Yes, small and mid-size businesses want their phone systems affordable. Just as important, though, is their need for simplicity. For SMBs with no technical staff and little interest in the nitty-gritty details of telephony, ease-of-use has to be a top priority.
Up to now, San Jose, Calif.-based Virtual PBX has gotten them half way there, with Internet-based inbound calling that offered many of the basic business tools including, voicemail, fax and call forwarding. The solution wasn’t as simple as it could have been, though, as users still had to line up secondary vendors to provide the dial tone.
Now the company is closing the loop with Virtual PBX Complete. As the name suggests, the new offering provides for both inbound and outbound calling, a complete phone system under a single banner.
“Customers love our features, but they also want to get that underlying phone service from us,” said COO Greg Brashier. “They want to have a single phone service.”
Founded in 1997, Virtual PBX claims tens of thousands of customers for its hosted PBX services. While it is advertising its new product as “cloud based,” the company has effectively been working the cloud model for years, hosting not through copper wire but through the Internet.
Most customers won’t be concerned with the engineering subtleties, though: They just want something that it easy to use.
The driving force behind Virtual PBX Complete is simplicity, freeing up users from having to work with multiple providers. That same ease-of-use sensibility is incorporated into the system itself, with engineers working to smooth the path to implementation, a path that has sometimes proved problematic.
“For most companies, trying to get a VoIP phone is an exercise in difficulty,” Brashier said. “It isn’t quite as bad as hooking up a PBX phone switch, but you still need to know a lot to get there. Our customers are small businesses, and they don’t have IT people on staff to think about these things.”
Virtual PBX instead offers plug and play installation, designed to get people up and running with minimal fuss. “When somebody orders a phone from us, they set up the system online, and we’ll ship the phones already registered to an extension. All they need to do is plug the receiver into the base unit and plug the thing into an Internet port,” Brashier said. From there the phone self-configures and the whole thing is up and running.
The system comes with two pricing programs. For $20 per month per user, a customer gets unlimited calling and a full suite of PBX features. For SMBs who expect less intensive calling time, a reduced plan goes for $10 per user per month.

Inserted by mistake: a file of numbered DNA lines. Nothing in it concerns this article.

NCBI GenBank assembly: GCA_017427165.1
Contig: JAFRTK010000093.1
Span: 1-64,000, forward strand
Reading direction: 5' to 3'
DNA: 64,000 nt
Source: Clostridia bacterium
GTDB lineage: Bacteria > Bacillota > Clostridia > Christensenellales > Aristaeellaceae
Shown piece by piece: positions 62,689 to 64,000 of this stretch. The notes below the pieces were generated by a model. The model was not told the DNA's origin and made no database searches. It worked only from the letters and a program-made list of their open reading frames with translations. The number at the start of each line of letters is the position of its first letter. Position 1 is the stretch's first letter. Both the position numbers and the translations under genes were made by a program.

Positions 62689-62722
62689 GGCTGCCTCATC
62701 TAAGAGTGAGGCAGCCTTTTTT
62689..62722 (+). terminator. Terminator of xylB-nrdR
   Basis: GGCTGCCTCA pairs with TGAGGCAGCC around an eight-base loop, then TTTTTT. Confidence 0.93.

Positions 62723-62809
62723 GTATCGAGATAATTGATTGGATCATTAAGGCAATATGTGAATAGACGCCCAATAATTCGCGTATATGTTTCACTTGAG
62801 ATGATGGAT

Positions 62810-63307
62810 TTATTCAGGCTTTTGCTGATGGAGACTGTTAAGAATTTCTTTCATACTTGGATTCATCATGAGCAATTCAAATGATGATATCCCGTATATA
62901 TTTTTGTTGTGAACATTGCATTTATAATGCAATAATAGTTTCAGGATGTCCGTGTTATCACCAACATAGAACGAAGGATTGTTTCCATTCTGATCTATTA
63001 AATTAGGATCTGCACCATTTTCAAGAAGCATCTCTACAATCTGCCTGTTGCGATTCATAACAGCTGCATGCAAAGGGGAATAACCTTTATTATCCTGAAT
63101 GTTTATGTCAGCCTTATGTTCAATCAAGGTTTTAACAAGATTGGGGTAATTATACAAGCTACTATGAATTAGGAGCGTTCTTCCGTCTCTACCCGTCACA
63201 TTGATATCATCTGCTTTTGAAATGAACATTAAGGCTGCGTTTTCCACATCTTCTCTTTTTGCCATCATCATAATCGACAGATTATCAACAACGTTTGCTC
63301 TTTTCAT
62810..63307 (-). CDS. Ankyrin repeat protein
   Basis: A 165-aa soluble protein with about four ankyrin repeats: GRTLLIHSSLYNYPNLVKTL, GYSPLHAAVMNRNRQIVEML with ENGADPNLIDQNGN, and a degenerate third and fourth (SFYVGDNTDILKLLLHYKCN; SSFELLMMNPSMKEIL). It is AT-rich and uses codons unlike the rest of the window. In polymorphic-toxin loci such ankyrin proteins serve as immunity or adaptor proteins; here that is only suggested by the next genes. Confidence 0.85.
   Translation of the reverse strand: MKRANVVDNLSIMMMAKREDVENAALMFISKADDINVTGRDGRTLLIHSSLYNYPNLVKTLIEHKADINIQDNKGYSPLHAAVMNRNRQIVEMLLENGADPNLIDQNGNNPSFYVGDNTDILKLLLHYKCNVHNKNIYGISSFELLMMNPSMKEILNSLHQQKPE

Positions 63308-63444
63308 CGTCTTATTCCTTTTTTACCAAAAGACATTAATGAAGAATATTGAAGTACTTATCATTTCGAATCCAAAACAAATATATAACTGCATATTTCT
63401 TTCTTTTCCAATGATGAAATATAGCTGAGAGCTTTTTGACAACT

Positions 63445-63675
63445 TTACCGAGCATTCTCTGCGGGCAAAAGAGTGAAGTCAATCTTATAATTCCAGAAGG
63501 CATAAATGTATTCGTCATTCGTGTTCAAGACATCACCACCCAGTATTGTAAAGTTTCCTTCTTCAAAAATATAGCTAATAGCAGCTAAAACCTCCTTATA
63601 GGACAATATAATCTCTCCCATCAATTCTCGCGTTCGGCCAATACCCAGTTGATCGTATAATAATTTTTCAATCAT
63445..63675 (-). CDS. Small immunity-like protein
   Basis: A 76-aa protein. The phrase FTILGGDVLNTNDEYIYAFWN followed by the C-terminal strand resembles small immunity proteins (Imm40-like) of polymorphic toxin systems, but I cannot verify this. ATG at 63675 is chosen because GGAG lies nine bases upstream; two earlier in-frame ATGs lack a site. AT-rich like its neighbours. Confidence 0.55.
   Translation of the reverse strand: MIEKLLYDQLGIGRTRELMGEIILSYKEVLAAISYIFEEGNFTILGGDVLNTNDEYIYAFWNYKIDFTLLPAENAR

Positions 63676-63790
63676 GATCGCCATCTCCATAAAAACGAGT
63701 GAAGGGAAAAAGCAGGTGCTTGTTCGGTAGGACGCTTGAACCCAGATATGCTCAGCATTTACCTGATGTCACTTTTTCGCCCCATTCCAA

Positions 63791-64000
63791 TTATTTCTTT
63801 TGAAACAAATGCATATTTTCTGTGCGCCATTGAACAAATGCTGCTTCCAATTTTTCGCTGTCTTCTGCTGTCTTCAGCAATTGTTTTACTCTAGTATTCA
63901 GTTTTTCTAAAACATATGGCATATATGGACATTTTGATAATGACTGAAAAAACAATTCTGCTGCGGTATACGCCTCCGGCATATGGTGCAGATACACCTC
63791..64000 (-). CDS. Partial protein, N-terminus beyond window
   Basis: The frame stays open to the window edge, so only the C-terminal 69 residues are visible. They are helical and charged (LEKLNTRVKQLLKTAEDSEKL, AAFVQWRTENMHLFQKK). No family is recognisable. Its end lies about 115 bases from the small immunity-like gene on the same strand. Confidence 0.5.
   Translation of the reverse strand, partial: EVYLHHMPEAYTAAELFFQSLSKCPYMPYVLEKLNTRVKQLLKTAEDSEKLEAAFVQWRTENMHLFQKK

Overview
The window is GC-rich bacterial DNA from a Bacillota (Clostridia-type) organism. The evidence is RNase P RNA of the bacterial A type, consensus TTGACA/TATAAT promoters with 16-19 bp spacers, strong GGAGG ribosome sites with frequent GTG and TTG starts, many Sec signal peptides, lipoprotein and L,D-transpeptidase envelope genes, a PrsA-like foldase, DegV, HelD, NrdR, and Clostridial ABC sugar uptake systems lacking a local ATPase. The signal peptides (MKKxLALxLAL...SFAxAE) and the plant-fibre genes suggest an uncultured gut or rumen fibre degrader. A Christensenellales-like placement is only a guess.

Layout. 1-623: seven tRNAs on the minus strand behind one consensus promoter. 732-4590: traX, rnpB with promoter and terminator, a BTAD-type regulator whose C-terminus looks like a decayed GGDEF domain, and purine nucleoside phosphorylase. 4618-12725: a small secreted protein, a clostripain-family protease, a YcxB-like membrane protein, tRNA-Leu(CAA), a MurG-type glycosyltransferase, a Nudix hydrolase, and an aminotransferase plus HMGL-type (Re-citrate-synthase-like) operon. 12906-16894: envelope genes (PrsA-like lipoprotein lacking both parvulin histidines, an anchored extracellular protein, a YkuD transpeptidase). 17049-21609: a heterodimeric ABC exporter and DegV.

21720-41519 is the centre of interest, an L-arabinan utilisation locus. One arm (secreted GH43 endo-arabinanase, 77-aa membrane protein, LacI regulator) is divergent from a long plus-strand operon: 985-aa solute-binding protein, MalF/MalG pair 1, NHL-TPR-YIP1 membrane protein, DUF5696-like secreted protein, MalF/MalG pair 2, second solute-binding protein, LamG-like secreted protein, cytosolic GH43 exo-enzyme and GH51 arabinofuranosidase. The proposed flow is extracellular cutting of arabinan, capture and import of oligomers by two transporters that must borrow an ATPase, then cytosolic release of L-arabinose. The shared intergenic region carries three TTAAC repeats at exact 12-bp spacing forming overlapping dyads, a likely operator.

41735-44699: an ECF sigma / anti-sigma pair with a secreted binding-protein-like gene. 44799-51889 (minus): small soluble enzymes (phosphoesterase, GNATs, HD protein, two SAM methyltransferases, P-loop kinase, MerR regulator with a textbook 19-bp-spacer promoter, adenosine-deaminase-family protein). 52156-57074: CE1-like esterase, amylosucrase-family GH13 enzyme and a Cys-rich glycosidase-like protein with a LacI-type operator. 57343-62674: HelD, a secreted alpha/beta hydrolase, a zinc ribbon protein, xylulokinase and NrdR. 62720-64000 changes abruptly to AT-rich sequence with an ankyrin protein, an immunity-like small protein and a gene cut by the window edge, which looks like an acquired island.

That two-tiered system is intended to redress a long-standing inequity in the way phone systems are priced, Brashier said. By charging everyone a single fee, “what the world has been doing at $40 a month is to subsidize their heavy users by charging light users same $40 a month,” Brashier said. Smaller users pay too much, to keep the price down for bigger users. A two-tier plan is inherently fairer, Brashier said.
Even keeping all of this in mind, Virtual PBX executives recognized that not everyone will be tempted by the new all-in-one system. They therefore are allowing existing customers to keep their present service, with the option of adding on the fuller feature set at their discretion. Alternately, they may choose to migrate their existing setups entirely to the new system.
“Our philosophy is to give everybody the power to do what they want to do,” Brashier said.
While simplicity may be the watchword here, this notion of flexibility also has its place. Even though customers may find a package deal appealing, many still want the ability to shop around among best-of-breed solutions from alternate vendors. They don’t want to be tied to a single proprietary technology.
Virtual PBX treads that line with care. On the one hand, it is pushing the all-in-one proposition. At the same time it leaves some wiggle room through the use of open SIP peering, which enables customers to integrate products and services from different vendors.
“It allows us to sell to a varied customer base,” Brashier said. “We have a large number of users who want a single low-cost solution from a single vendor, but the world has proven again and again that it likes open systems.”
In the end, he predicted, “the packaged solutions will be the winner, because there is a larger audience that just does not want to think about all the moving parts.”